IF it be Faith that must carry men through sufferings,* and such a kind of Faith as you have had opened to you; learne then not to be offended, when you see men fall off in the time of tryall; for all men have not Faith: we should be no more troubled at it, then when we see drie leaves fall off the Tree by a strong Wind: If they want the Principle that should carry them through, what wonder is it if they fall away? Whatsoever mens parts or gifts be, whatsoever profession they make, yet if the shine of Faith appeares not in them, wee are to expect nothing else from them; where there are but naturall Principles, there it is not to be expected that Nature should be denyed, when any great thing comes crosse unto it.

Many who are weake, are discouraged, when they see men of eminent parts, such who have beene forward in profession; such as were able to pray, and to speake admirably of Divine things; such as were able to advise, and give counsell unto others; such as were of high esteeme in the Church of God; yea, Preachers, who have beene very eminent, by whom the hearts of many have beene much refreshed: when such in the time of tryall shall fall off, and basely yeeld to the World,* betraying the Cause of God, rather then they will suffer trouble: Vpon this, those that are weake thinke with themselves, what shall become of me then, a poore creature, who have not the hundreth part of those abilities that such had? Surely I shall never hold out. This temptation many times is strong, it hath alwayes beene the way of the enemies of the Truth to come with this argument to those who are weake; Such and such have yeelded, and will ye stand out? Are you wiser then they? Chrysostome in an Oration,* in Iuventinum & Maximum, two Martyrs, brings in this objection of the Persecutors against them, and their answer: Doe you not see others of your ranke to doe thus? They answer; For this very reason wee will manfully stand, and offer our selves as a Sacrifice, for the breach that they have made. Wherefore, seeing this is that which the Adversaries of the Truth make such use of, it hath need of the fuller answer. For a more full answer thereunto then,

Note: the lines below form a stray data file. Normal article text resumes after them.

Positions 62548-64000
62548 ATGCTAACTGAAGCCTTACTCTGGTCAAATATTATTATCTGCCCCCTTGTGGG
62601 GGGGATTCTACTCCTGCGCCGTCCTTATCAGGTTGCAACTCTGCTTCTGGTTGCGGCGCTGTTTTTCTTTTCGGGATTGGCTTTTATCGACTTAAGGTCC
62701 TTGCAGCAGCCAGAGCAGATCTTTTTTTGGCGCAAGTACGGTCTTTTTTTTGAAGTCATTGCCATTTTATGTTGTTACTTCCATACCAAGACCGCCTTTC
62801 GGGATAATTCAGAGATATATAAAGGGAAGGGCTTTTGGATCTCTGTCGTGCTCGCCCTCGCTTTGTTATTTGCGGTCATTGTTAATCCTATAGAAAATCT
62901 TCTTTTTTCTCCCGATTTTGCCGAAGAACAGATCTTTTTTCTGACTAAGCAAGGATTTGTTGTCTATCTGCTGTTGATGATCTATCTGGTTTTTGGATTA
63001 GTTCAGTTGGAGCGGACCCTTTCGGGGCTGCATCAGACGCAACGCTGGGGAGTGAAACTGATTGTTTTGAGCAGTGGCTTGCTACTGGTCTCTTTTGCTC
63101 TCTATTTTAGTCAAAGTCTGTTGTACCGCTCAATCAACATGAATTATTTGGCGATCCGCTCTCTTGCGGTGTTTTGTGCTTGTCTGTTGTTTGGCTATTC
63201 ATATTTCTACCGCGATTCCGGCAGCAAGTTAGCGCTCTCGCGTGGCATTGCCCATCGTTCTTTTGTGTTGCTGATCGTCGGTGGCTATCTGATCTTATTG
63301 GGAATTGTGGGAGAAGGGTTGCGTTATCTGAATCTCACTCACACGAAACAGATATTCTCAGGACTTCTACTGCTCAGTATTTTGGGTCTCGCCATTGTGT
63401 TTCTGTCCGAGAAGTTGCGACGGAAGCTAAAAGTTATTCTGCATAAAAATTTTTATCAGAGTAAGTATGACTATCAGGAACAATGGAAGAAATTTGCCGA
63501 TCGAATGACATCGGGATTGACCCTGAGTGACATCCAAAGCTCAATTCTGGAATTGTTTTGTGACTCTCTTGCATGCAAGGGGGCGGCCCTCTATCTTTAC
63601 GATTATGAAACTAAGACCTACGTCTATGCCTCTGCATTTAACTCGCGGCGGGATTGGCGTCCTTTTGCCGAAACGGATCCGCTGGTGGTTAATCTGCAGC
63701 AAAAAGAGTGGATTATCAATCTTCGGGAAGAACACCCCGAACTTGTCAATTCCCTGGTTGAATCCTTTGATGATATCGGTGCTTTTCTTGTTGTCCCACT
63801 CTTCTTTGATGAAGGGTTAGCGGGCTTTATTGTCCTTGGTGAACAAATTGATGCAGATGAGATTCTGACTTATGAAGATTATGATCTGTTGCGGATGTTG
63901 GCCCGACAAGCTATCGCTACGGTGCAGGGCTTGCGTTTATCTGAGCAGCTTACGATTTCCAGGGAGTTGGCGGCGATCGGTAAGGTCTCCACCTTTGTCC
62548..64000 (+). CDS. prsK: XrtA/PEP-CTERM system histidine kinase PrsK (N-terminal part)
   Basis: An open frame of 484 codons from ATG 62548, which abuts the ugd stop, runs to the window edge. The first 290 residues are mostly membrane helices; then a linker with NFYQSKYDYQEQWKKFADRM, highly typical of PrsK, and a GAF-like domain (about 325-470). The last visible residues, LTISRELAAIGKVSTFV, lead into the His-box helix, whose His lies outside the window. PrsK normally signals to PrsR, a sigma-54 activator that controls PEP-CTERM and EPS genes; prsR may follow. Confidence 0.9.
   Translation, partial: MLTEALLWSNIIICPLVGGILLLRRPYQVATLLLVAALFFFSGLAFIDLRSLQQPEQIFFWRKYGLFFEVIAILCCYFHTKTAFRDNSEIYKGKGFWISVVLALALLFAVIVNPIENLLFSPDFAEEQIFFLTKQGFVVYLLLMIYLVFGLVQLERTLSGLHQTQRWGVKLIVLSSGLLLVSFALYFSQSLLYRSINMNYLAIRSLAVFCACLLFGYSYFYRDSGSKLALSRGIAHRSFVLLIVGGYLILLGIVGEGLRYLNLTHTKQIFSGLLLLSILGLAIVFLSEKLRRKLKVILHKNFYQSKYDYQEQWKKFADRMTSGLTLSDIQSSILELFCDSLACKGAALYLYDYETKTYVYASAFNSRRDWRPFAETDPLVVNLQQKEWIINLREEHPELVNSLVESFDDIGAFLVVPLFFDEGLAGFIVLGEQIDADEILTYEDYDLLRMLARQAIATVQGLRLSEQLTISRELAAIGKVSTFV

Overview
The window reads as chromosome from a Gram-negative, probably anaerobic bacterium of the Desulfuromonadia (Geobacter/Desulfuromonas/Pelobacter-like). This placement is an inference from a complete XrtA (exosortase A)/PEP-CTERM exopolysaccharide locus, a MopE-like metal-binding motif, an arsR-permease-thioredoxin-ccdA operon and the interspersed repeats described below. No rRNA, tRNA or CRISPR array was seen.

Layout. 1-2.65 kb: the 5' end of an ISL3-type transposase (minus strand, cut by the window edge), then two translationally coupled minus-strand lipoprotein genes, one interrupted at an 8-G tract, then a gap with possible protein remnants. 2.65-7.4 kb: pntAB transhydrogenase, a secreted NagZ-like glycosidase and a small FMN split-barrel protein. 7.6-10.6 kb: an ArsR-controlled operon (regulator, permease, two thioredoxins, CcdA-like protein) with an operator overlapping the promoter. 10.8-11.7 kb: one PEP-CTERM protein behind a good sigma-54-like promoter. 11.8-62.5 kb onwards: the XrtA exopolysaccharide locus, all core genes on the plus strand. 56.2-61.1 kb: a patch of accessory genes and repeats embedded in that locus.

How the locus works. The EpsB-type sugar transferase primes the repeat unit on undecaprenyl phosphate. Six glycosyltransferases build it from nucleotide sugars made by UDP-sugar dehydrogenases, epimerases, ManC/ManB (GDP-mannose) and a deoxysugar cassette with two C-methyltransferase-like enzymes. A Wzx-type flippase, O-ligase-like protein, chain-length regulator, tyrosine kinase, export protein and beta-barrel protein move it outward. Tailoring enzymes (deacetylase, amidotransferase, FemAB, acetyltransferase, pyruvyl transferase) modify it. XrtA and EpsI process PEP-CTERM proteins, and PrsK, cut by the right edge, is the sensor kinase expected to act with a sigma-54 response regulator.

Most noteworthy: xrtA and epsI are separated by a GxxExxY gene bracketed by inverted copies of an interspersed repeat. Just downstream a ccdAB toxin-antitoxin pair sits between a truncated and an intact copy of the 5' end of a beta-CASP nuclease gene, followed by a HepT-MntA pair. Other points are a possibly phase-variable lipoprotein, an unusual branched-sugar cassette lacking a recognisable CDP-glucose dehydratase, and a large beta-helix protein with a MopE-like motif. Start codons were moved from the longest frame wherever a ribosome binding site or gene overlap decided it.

First know,* that the least degree of true Faith will goe further then all the abilities of naturall parts and gifts that ever were in the world;* and true Faith may be, where naturall parts are very weake, and where there is little appearance of common gifts: and on the other side, where these are in the greatest eminencie, yet the Soule may be altogether void of Faith. You are deceived, if you thinke, where there are stronger parts, and most gifts, there must needes be the greatest measure of Faith; and where parts are weaker,  and scarce any common gifts, there must needes be the least: No; God doth not dispense this glorious grace of Faith according to this proportion: Not many wise, not many learned, but God chuseth the poore in this world to be rich in faith: When the glorious Mysteries of the Gospel are hid from the wise of the world, even then are they revealed to those that are Babes. Gods wayes have usually beene, to choose weake and contemptible things to honour himselfe by, that the glory of his Grace and Power might the more appeare; and hath not so ordinarily made use of men of great parts, that have beene eminent and glorious in the world, because in them the grace of God would not be so much honoured, some of the honour would stick to them.